I'm famous! Well, it seems like it to me. I've been featured in a friend's blog, and she's an amazing writer, an accomplished teacher, a wonderful mama and an all-around amazing woman, so I'm quite flattered to be a part of such a prestigious Internet publication.
For those of you who have been around this area for a while, the friend I mention is Christy Perry, now Tuohey. She was the anchorwoman on WSAZ-TV for several years, but we've known each other since our kindergarten days.
Christy is now adjunct professor, broadcast journalism and Web producer at the S.I. Newhouse School of Public Communications, Syracuse University. She's married to another journalism professor at Syracuse, and they have two great kids. Anyway, the mention in her blog had to do with, you guessed it, gardening.
Christy's hubby, Chris, is teaching in London, England, this semester, so the whole family crossed the pond to enjoy springtime over there with him. Christy was marveling in her blog about the flowers in bloom around London during February. She had lovely photos of crocus and cyclamen, and she mentioned she'll be visiting the Royal Botanical Gardens at Kew soon to see other things in bloom
Christy wrote to ask if she could bring back flower seeds from England to see if she could get them to grow in Syracuse, N.Y. I'm going to check on what she wants to grow, and recommend she find a native-grown version in New York that will be compatible to her climate there.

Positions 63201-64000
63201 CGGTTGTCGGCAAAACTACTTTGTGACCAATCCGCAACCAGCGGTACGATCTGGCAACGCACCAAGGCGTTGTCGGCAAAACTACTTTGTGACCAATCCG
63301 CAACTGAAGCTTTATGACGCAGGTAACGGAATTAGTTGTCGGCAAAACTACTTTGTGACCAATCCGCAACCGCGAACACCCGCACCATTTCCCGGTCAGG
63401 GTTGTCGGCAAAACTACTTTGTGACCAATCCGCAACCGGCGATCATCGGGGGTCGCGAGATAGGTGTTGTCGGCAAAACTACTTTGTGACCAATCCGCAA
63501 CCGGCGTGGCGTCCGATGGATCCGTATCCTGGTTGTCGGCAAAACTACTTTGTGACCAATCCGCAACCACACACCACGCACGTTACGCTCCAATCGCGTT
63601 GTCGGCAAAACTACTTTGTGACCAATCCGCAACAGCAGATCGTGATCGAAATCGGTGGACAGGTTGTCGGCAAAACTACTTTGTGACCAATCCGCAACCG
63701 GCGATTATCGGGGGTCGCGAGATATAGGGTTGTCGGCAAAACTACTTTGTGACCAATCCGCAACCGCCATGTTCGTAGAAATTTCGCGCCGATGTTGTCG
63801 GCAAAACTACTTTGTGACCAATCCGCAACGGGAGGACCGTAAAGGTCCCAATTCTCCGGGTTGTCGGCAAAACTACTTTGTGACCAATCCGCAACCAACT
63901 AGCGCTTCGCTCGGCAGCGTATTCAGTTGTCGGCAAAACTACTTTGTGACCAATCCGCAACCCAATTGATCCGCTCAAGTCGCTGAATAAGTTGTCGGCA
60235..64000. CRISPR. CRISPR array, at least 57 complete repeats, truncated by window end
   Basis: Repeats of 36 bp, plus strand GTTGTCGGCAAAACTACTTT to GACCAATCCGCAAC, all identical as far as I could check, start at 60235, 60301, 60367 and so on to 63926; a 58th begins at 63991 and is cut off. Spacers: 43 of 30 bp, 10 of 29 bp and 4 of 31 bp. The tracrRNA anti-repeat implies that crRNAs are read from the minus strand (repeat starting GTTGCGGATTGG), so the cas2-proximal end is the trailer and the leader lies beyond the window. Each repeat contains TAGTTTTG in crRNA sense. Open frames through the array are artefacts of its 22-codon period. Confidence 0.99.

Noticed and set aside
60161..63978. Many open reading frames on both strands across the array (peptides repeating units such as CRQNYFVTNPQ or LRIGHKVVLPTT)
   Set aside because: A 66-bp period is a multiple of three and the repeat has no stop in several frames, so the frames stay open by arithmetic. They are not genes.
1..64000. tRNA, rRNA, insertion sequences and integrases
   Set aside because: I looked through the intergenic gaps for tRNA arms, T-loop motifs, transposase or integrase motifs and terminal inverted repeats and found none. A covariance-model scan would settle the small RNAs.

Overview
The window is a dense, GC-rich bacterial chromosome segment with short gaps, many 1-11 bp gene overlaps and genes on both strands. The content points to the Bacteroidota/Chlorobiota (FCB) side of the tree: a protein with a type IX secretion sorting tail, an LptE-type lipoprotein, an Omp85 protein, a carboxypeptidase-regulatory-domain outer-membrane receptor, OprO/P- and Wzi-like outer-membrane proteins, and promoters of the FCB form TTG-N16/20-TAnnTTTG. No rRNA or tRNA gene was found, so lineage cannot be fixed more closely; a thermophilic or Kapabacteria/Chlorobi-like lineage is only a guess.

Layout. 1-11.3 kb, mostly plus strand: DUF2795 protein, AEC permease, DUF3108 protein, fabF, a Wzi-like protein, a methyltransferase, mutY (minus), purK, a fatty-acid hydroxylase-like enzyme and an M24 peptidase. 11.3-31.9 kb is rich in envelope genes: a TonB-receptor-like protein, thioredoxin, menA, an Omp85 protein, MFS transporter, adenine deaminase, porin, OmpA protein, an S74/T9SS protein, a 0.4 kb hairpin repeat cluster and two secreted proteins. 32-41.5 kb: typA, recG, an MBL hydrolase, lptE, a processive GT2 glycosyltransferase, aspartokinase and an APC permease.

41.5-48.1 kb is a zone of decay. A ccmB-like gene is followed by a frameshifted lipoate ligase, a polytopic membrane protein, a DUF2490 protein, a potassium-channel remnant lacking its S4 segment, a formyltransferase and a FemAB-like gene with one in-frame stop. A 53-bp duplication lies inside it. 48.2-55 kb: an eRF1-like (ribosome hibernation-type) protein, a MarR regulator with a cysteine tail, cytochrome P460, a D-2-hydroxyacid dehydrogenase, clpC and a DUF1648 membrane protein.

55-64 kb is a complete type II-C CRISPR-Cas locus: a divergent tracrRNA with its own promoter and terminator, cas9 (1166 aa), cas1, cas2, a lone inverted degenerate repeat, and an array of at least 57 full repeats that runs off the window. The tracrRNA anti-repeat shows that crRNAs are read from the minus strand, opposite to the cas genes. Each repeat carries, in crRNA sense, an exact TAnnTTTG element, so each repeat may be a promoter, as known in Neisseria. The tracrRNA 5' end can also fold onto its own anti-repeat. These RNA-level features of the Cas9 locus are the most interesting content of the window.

Not only will they do better, it will help us to avoid an invasive plant coming from overseas - we really don't need another multiflora rose, do we? Not that I think Christy is going to start an epidemic, but many of the plants that are problematic now were brought here by well-intentioned gardeners.
If you remember Christy from her Channel 3 days (or her Montrose Elementary days), you can read her blog http://cptuohey.
I love the notion of an "English garden." Folks use that term to describe small, enclosed and slightly wild flower gardens. I picture a thatched-roof cottage in the background with a sweet fence surrounding the mass of blooms.
My friend Kim had a lovely English-y garden at her previous home, but it was on top of a mountain, so I can't say it was precisely English. It was beautiful, complete with fence and tons of blooms.